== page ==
The Small Things: Optimising Your CV for Job Boards
Job boards (like CV-Library and Reed) are fantastic for recruiter and jobseeker alike. They’re incredibly useful for multiple reasons: they’re the place to go to now if you’re looking for work, and they’re increasingly becoming the main place for a lot of companies and agencies to find candidates for their vacancies. Recruiters can search job boards for candidates based on keywords, salary, location and more. The job boards will return a list of CVs that might fit the bill based on the search criteria for the recruiter to read into.
With that in mind, how can you be sure that you’re found on a job board? It can be easy to get lost amongst the sea of other people’s CVs. If you feel that you’re not getting many calls from your CV, it might need a little bit of a tune-up. If only somebody could give you a couple of pointers on how to do that…
Job Boards Tune-Up #1: Your Experience
When it comes to your experience on your CV, there’s a lot of things that can change whether you come up in a recruiter’s search. However, the first thing to note is if your experience is actually ON your CV.
I’m not talking about job titles with dates. I mean a thorough description of
What your job involved
Any standards you worked to (for example, many companies work to ISO standards, varied by number)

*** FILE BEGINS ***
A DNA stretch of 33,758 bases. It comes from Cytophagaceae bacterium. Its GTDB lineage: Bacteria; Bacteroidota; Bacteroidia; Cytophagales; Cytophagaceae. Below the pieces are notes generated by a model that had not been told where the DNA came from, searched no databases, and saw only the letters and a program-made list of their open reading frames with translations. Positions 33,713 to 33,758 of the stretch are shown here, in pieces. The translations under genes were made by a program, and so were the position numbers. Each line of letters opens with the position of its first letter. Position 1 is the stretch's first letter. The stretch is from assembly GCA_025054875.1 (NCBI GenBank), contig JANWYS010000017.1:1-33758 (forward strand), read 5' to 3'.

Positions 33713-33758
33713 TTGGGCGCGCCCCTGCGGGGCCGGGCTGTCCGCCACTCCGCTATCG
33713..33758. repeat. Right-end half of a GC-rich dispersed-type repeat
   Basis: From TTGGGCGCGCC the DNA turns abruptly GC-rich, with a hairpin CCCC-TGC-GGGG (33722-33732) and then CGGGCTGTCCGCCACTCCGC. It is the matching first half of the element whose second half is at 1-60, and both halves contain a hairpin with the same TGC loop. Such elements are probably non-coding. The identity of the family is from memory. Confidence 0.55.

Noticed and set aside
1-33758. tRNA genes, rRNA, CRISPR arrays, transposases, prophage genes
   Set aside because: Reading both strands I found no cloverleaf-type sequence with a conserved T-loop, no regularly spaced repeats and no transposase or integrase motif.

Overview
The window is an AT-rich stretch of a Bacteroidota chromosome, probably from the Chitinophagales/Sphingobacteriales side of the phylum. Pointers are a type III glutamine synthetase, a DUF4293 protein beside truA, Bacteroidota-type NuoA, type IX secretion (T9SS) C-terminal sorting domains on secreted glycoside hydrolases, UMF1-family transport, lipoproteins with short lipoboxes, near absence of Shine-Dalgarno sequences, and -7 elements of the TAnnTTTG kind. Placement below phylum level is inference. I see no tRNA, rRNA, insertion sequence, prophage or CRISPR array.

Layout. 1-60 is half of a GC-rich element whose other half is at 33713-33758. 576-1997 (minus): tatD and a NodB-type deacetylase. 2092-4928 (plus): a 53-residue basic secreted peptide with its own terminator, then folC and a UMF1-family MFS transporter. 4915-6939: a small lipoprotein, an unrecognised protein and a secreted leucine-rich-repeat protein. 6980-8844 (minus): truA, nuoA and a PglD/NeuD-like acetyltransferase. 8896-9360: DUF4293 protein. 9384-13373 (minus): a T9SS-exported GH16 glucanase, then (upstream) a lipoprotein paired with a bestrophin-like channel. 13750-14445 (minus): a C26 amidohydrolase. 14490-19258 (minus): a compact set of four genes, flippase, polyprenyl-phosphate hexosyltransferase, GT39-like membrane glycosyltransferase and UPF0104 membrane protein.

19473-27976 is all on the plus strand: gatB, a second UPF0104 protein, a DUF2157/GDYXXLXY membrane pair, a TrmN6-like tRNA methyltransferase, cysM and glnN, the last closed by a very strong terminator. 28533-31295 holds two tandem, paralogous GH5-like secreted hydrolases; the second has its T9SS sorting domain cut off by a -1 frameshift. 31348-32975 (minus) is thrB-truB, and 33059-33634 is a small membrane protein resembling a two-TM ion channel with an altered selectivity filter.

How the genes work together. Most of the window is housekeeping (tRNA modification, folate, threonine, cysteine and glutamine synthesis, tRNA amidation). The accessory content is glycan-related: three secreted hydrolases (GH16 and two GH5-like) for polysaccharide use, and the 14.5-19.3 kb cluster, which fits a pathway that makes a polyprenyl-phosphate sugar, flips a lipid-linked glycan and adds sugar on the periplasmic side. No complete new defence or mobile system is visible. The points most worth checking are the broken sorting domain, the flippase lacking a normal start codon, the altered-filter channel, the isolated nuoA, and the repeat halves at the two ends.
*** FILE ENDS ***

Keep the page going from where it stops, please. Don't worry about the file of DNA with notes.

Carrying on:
Any programs or special processes you have experience in from the role (Maybe you used SAP, or you wrote SOPs in your last role)
All of these things can be included in the criteria that recruiters search for. The same can also be said for ATSs – an ATS may not only be looking for the “Purchasing” in your “Purchasing Administrator” job title, it might also be looking for “import” experience in your job description. Don’t be afraid to use industry-specific jargon in your CV – it shows your knowledge.
Leave no stone unturned but keep it relatively to-the-point as well: an overly in-depth CV can be difficult to read once it’s been found.
Tune-Up #2: Your Qualifications
Now, this one can vary. But as a blanket statement, the easiest way to do this is to imagine how a recruiter would search for a qualification. I don’t know about you, but I would put my National Vocational Qualification (yeah that’s right, I’m flexing) down as an NVQ.
Like I said, this rule varies greatly: do you put your Bachelor of Arts down as a BA (Hons), B. A (Hons), B.A. (Hons), BA Hons or any of the other permutations? It’s a tough one to get right. Try them out and see if any of them seem to provide more attention. Even better, writing long and short form of a certificate or qualification such as ‘Bachelor of Arts (B.A (Hons)’ can help you to cover as many bases as possible. Double whammy!
Tune-Up #3: Spelling
Yes, it goes without saying. No, I’m not saying you can’t spell. But if I’m searching for a “Graphic Designer” and your CV says that you’re a “Graphic Desinger”, I’m not going to find you. Equally so, national spellings differ: are you an “aluminium welder” or an “aluminium welder”?
I’ll keep this last one short and sweet: proof-read. If your CV is already up and wondering why you’re not getting many calls (or getting calls from stateside asking about your welding skills), it might be worth giving your CV the once-over to make sure there aren’t any typos.
(Oh, one last thing: if you want a few more tips on improving CVs and job applications, check out my first ever blog.)